4 Ways Brands Are Pivoting During the Pandemic

4 Ways Brands Are Pivoting During the Pandemic

4 Ways Brands Are Pivoting During the Pandemic 924 543 Julianna Rice

Sometimes, when we think of a brand pivoting, we envision a 180-degree change – like a new brand identity, or a complete revamp of the company’s products or services. However, that’s not necessarily the case. Yes, the company could evolve into an entirely new direction, but the direction and range depends on the need.

When a brand pivots, it’s usually a very calculated decision. But if there’s one thing we’ve learned in 2020, it’s that the world is changing quickly. Few were prepared for the pandemic, and our current timeline hasn’t allowed for us to conduct in-depth research prior to making changes. Instead, companies are forced to be more decisive than ever. 

Whether your business is considering a new product, a new structure, or even a new brand identity during these tumultuous times, don’t wait too long to take action. Instead, look to these 4 examples of successful brand pivots during the pandemic:

Image Credit | Under Armour

1. The Brand Pivots to New Products

Winston Churchill once said, “An optimist sees opportunity in every difficulty,” and the pandemic has reinforced that observation for many entrepreneurs and businesses. When the COVID-19 virus first appeared, very few knew that it would affect the world in the way that it has. Once the extent of the virus and its effect on our everyday lives was exposed, companies started scrambling to fill the needs that quickly became apparent.

Due to the limited availability of personal protective equipment (PPE), nonprofits and for-profits alike started making and selling cloth face masks. One company, Under Armour, even went so far as to create a face mask specifically for athletes, the UA SPORTSMASK. The first of its kind, it’s designed to be breathable, to reduce the spread of respiratory droplets, and to be eco-friendly.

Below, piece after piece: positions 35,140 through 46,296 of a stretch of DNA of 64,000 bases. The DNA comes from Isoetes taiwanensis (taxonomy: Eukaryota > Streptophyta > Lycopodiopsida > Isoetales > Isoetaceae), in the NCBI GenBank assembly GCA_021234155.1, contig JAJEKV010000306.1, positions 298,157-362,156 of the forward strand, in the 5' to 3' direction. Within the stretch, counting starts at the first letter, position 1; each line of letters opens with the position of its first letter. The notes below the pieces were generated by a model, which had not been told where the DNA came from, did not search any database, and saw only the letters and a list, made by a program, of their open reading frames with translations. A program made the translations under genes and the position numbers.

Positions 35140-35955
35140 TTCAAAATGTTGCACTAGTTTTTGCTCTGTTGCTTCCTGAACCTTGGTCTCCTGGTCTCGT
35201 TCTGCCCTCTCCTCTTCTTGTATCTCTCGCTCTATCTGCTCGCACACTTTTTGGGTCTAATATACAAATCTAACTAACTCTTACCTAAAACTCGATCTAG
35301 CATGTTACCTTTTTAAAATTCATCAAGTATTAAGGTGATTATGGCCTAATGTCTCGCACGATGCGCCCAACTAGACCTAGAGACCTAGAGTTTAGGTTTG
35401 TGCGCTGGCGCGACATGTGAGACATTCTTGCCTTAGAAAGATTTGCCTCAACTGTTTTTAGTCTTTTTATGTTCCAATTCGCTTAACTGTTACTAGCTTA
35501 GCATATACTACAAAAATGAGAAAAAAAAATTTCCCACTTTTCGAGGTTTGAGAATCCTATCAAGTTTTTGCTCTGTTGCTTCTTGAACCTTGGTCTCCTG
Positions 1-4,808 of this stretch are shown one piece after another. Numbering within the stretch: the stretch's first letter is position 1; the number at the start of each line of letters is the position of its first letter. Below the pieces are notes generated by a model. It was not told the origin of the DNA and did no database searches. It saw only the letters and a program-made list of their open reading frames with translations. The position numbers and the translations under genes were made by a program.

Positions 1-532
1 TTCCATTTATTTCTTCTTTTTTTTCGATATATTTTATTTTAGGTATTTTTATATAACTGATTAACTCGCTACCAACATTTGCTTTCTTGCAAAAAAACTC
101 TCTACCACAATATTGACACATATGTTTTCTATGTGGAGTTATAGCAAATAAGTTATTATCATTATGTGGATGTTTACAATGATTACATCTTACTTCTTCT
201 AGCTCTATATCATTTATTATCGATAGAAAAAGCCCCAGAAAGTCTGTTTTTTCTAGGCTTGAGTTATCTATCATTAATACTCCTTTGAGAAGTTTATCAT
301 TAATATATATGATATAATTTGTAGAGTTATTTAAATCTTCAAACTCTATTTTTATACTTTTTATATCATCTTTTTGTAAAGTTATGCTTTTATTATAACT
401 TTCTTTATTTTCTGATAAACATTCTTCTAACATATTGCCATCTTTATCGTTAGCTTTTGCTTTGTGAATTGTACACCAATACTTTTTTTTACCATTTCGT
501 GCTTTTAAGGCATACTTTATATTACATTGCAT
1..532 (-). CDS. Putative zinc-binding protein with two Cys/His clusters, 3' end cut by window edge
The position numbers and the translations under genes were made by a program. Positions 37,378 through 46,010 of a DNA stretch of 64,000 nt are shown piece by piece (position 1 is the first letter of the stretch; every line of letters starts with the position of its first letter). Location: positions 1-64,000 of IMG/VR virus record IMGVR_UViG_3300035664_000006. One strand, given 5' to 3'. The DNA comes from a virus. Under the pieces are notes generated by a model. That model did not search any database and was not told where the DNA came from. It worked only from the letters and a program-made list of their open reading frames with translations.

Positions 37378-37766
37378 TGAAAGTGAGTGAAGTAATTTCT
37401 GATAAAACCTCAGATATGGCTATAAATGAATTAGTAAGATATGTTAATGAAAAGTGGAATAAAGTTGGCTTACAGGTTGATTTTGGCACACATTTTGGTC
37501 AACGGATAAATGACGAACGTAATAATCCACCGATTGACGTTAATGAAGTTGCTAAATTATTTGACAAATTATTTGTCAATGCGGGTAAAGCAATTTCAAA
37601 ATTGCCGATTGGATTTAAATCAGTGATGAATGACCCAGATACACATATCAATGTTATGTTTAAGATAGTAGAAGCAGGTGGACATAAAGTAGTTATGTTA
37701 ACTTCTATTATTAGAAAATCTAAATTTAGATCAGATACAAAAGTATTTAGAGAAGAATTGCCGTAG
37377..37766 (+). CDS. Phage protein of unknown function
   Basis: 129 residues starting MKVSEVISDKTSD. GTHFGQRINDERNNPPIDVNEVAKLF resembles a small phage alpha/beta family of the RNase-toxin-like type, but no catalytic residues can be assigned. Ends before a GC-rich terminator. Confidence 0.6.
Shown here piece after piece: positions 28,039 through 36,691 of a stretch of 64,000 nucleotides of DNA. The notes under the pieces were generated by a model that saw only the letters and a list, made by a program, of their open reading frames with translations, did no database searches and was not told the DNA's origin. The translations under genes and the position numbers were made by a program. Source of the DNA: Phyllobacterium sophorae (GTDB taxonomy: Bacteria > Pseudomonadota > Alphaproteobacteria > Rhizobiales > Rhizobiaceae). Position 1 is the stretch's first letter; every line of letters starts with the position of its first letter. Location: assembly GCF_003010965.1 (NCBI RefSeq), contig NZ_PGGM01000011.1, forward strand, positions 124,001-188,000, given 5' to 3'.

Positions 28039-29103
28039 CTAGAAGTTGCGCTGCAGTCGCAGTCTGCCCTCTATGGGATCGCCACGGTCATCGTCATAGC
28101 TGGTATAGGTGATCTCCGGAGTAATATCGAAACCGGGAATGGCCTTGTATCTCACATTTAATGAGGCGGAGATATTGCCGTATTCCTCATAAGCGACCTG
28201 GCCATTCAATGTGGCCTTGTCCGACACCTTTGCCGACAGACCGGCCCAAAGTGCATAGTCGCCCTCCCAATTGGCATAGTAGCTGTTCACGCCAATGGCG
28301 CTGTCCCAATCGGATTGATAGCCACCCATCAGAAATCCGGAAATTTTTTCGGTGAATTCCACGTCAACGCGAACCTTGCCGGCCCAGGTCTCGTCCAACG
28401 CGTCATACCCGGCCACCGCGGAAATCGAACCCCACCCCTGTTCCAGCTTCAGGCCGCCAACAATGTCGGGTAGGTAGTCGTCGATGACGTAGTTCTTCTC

Under Armour needed to expedite the product design, development, production, marketing and distribution process in order to release this product – but it paid off. All of their masks sold out within an hour. 

Under Armour is just one of many companies that found a huge gap in the market, and saw an opportunity. Theirs is a perfect example of how businesses are dumping the traditional, lengthy new product release method in favor of decisive action in the midst of this pandemic.

Image Credit | COTY

2. The Brand Pivots Its Services Temporarily 

While some companies are in a position to design and release permanent products, others have opted for a more short-term pivot. For example, many major beauty manufacturers (and even some alcohol distilleries!) have made the temporary switch to producing much-needed PPE and alcohol-based sanitizers for workers. 

In the U.S., many states were left overwhelmed by the amount of coronavirus cases and the lack of equipment for essential personnel, especially in the medical industry. Coty, an international beauty manufacturer, pivoted to manufacturing hand sanitizer instead of makeup to aid badly-affected areas. 

With their factories already dormant due to various local and state ordinances, and plenty of product on hand, making the switch was an easy choice. It allowed Coty to aid the community, and bring their workers back to the facility. And they’re not the only good samaritans – many clothing production companies are providing resources to frontline workers, as well. Even Prada made the decision to temporarily produce overalls and masks for Italian medical personnel.